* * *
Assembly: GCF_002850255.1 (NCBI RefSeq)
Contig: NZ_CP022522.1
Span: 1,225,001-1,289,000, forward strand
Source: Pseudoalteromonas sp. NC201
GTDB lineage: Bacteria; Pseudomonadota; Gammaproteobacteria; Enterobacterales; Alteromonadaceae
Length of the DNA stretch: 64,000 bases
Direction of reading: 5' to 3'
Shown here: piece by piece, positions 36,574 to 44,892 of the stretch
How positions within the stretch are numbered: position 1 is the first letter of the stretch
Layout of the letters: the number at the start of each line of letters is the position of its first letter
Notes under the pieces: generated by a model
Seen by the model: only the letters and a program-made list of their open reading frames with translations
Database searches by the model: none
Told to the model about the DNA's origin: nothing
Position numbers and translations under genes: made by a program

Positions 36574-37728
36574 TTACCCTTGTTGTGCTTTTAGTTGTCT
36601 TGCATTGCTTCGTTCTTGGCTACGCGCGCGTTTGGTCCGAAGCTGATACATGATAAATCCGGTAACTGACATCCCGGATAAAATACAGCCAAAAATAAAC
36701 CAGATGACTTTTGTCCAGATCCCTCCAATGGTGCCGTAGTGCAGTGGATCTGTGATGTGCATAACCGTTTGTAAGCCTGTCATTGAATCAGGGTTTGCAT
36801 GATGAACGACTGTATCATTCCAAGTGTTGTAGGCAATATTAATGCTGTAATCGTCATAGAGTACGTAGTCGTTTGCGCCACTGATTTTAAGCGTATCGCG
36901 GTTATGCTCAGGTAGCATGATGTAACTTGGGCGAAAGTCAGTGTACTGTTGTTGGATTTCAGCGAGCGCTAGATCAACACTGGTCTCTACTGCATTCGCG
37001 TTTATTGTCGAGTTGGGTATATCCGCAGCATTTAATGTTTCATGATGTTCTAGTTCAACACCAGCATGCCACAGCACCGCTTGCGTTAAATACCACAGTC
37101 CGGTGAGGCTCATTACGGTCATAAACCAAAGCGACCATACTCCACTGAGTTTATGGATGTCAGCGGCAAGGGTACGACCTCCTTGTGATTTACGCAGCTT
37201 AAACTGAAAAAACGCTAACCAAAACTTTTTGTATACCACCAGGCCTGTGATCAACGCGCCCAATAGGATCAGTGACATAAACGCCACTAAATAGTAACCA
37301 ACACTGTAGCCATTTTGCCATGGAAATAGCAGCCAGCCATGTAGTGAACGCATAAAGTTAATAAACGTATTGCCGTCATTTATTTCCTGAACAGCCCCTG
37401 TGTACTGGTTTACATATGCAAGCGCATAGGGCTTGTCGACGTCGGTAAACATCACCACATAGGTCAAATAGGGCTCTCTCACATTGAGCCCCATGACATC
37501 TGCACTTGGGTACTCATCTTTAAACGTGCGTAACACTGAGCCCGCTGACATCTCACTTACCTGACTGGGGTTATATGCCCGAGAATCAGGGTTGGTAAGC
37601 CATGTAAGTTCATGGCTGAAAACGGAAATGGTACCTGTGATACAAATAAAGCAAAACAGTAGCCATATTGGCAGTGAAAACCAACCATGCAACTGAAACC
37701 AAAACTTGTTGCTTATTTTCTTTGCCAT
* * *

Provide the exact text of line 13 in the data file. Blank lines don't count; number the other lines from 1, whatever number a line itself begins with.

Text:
Database searches by the model: none